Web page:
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Women owners dominating Upper West Side restaurant scene


Maybe there’s something in the water on the Upper West Side that is creating an abundance of female-owned restaurants.

While more than half of all culinary graduates are women, they make up only 7 percent of the nation’s head chefs and restaurant owners in an industry plagued by sexual harassment and discrimination, according to Joanna James’ documentary, “A Fine Line.”

But on Manhattan’s Upper West Side, the saying, “A woman’s place is in the kitchen,” also holds true for paying jobs. It’s an anomaly that stunned Don Evans, chairman of the 13th annual Taste of the Upper West Side, when he decided this year to honor women chefs and restaurateurs at the May festivities.

Instead of scrambling to find candidates, he says, he was overwhelmed with success stories. More than 80 top chefs and restaurants will participate in the two-day food extravaganza, May 15-16, and some 18 percent of will be women — or double the national average, Evans said.

“We really wanted to honor our female chefs and restaurant owners this year. But we didn’t realize how many we had to choose from,” Evans said. “They all set such a high bar.”

The women chefs and restaurateurs interviewed by Side Dish say the Upper West Side — while not free of the sexism that has scandalized the culinary industry — has proven more of a haven because its women restaurateurs tend to live there and so have worked hard to make it a family-friendly community.

“There is so much support here,” said Bobbie Lloyd of Magnolia Bakery, who opened her first eatery, It’s a Wrap, on the Upper West Side in 1997. “My kids went to Upper West Side public schools and the moms communities are so strong and supportive of each other, which trickles down to every aspect of the community,” including its business owners, she said.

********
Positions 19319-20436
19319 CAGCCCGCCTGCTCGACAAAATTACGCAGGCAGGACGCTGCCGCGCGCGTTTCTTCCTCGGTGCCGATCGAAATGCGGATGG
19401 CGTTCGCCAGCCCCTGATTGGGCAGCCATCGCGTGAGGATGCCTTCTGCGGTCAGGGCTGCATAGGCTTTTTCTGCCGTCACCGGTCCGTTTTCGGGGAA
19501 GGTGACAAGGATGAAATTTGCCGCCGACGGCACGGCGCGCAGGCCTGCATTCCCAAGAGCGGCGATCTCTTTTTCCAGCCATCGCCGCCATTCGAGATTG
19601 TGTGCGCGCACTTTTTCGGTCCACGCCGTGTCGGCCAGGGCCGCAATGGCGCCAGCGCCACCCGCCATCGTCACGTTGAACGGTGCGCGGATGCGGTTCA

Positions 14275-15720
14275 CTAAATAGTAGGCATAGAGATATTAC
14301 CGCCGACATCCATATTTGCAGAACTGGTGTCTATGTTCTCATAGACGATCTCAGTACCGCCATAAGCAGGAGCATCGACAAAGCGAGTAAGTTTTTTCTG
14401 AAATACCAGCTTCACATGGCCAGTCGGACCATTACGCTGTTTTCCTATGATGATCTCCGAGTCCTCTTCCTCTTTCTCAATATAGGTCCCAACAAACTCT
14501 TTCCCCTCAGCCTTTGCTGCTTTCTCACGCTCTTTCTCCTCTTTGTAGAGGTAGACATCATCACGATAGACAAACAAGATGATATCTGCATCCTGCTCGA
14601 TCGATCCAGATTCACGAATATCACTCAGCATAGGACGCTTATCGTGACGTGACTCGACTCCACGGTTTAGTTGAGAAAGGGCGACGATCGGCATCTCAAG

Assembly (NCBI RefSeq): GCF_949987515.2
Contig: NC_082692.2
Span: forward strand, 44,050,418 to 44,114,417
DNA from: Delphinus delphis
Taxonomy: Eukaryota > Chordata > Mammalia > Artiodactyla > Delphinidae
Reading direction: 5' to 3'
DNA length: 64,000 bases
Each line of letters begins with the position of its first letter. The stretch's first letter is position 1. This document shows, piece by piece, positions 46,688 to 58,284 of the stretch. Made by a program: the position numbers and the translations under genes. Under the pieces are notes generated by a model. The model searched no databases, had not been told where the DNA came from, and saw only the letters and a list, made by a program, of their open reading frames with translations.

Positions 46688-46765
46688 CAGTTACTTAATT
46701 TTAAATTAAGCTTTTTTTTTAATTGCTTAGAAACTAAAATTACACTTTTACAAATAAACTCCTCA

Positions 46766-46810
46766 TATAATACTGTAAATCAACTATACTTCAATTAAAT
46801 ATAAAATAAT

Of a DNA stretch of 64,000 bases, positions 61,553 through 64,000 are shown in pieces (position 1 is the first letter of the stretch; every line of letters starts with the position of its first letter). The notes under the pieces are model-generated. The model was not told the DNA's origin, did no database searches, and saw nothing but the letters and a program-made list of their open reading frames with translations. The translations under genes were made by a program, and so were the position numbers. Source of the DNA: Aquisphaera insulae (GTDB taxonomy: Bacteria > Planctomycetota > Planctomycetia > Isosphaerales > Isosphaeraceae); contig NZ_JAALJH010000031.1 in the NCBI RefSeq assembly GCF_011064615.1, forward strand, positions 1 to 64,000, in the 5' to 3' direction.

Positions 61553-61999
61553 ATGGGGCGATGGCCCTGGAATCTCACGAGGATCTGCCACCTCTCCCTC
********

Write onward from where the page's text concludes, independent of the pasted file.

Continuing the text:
Bobby Lloyd
Bobbie Lloyd, owner of Magnolia Bakery.Stephen Yang

Lloyd, who still lives in the neighborhood known for its elegant brownstone buildings, says running a female-led business staffed with many female employees also helps. The challenges, she says, tend to be non-gender specific, like “the constant legislation changes.”

Haley Fox, who opened her first Alice’s Tea Cup in 2001 on West 73rd Street with her sister Lauren, grew up on the Upper West Side.

“I feel a lot of camaraderie here with other women entrepreneurs and we don’t feel that on the Upper East Side, which is more competitive,” she said. “We have to keep asking our neighbors to stop their customers from blocking our entrance with their strollers. That would never happen on the Upper West Side.”

The job has not been without hurdles.

“The biggest issue were the kitchen employees,” said Fox. “It took a while for them to treat me with respect. As a woman, you need to earn it before you receive it. It doesn’t come naturally.”

Sarabeth Levine, a 76-year-old culinary legend, launched Sarabeth’s — now a $40 million-plus a year business — from her kitchen on the Upper West Side in 1981.

Like Lloyd, she walked to work. Her first bakery was a block and a half away. Back then — except for the giant rats that would march up Amsterdam Avenue — “no one wanted to go above 79th Street. But we took a chance,” she said.

Lauren Fox, left, and Haley Fox, right, sisters and owners of Alice's Tea Cup.
Lauren Fox (left) and Haley Fox, sisters and owners of Alice’s Tea Cup.Stephen Yang

Levine now has 19 restaurants, including in New York and Florida, Korea, Japan, Taiwan and Dubai — plus a Chelsea Market bakery and a jam factory in the Bronx.

“I really think it has to do with the rent and where you live. A lot of the women restaurateurs live here,” Lloyd said. She echoed Fox, saying her biggest challenge was getting men to listen to her early in her career.

“The challenge women have in all businesses is getting respect,” Levine said. “It’s much better than what it was 40 years ago,” she added, but still not perfect. “Telling men what to do, having a woman be the boss, can be difficult for men. You have to be strong, ask for the things you want done and people will respect you.

“But you have to be constant. Not wishy-washy one day and hard-nosed the next. Feel strong enough to command respect. Don’t waver. Be consistent, not a pushover.”

It’s also easier for female owners and operators than chefs to survive — no matter how great their neighbors are, said Lynn Wagenknecht, who runs Odeon and Cafe Luxembourg, which launched on the Upper West Side in 1983, and Cafe Cluny in the West Village.

“I’ve observed that women chefs have a harder time because it’s such male-dominated work,” she said. “Lots of guys in the kitchen aren’t used to women in positions of authority.

“You have to discipline people, and some men react favorably to that and some don’t.”

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